Skagit Outdoors

The start of the new year is a great time to hunt for waterfowl, cast for fish in winter lakes, and enjoy the annual spectacle of bald eagles, snow geese, elk and other wintering wildlife.

Two state Department of Fish & Wildlife officials will take questions from the public in an online open house from 7 to 8 p.m. Thursday.

MARBLEMOUNT — At Skagit County’s little-known Pressentin Park in Marblemount the landscape is awash in fall colors and the fast-moving Skagit River has turned a rain-fed brown to match.

The state Department of Fish and Wildlife has approved razor clam digging through Wednesday after marine toxin tests showed the clams are safe to eat.

Some of the state's most popular hunting seasons are either underway or will soon be underway, with hunters taking to the field for deer, elk, ducks, geese and other game birds.

Saltwater anglers will get the opportunity to fish for halibut beginning Thursday.

SEDRO-WOOLLEY — Riverfront RV Park will close Friday for the rest of the camping season while work is done to improve infrastructure.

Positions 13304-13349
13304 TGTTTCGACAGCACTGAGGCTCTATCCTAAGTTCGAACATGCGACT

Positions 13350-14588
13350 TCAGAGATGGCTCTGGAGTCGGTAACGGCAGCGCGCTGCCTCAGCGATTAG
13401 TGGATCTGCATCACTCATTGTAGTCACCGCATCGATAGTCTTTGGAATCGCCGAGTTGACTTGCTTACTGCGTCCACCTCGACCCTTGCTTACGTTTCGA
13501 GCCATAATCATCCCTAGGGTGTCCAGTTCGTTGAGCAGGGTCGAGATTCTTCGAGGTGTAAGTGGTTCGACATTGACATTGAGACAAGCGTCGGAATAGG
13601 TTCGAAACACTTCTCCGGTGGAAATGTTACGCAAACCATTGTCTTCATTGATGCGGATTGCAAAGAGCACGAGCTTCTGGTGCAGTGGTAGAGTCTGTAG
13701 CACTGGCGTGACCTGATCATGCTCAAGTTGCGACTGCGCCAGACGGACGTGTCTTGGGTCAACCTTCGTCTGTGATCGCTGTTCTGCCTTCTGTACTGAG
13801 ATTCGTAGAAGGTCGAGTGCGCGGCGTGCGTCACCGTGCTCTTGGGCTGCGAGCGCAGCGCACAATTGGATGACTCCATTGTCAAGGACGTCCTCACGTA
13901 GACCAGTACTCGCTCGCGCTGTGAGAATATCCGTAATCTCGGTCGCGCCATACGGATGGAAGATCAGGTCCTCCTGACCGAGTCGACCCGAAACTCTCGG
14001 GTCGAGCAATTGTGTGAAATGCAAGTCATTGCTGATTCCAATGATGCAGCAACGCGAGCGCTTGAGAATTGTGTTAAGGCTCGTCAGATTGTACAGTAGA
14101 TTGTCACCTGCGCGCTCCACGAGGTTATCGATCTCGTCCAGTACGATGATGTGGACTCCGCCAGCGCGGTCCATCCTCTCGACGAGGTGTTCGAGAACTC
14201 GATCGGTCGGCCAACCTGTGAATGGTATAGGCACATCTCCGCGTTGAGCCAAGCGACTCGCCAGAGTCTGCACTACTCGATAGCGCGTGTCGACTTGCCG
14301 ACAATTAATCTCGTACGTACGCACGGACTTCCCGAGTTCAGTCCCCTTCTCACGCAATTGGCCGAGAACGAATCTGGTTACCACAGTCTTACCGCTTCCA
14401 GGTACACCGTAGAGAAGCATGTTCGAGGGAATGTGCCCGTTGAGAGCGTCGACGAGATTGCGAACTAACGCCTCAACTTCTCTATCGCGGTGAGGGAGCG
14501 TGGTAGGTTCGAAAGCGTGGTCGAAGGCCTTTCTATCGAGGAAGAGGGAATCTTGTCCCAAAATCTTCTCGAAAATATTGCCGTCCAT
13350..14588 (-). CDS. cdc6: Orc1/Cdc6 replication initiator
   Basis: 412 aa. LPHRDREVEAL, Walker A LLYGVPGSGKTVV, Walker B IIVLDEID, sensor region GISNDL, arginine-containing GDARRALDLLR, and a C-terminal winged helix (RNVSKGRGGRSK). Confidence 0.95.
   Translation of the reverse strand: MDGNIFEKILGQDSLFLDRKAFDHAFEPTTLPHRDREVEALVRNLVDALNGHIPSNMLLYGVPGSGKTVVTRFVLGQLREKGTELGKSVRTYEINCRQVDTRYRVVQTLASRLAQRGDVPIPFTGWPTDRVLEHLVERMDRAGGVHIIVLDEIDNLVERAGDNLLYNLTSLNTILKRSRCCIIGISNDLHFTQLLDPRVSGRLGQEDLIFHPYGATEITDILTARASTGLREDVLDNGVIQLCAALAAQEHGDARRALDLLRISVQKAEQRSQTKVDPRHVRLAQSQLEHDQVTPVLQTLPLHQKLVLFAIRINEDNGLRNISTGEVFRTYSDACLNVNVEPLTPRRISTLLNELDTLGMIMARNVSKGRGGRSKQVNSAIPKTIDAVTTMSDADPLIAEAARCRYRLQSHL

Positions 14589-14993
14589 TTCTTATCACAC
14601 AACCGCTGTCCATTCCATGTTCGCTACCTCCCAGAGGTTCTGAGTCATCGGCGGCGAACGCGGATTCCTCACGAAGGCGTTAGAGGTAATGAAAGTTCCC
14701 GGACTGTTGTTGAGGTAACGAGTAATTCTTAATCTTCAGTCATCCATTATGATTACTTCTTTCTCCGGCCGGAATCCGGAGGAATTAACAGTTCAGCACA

Erin McMillan of Sedro-Woolley and her 7-year-old son, Mason, recently found a way to get outside and enjoy nature, have fun and learn something all at once on the Skagit Watershed Letterbox Trail.

SEDRO-WOOLLEY — Not having the necessary outdoor gear used to be a major problem.

In the heat and cool of late spring, our gardens soon become jungles. As you weed, snip, and snack, collections for your home compost are also building.

The state Department of Fish and Wildlife is seeking public comment on proposed rules for this year’s recreational and commercial salmon fishing seasons.

SEDRO-WOOLLEY — For a decade, Trek for Treasure participants have overcome plenty of obstacles in their quest to win the competition.

The photography skills of Skagit Valley Herald readers are more and more evident each week. Today, we’ll feature three scenes from the outdoors that illustrate the magic of what’s around us.

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The sun is coming out at the most opportune time as certain outdoor restrictions put in place because of the COVID-19 pandemic are easing today.

Continued low returns of some key chinook salmon stocks are expected to limit numerous state salmon fisheries for the upcoming season, state fisheries managers announced Monday.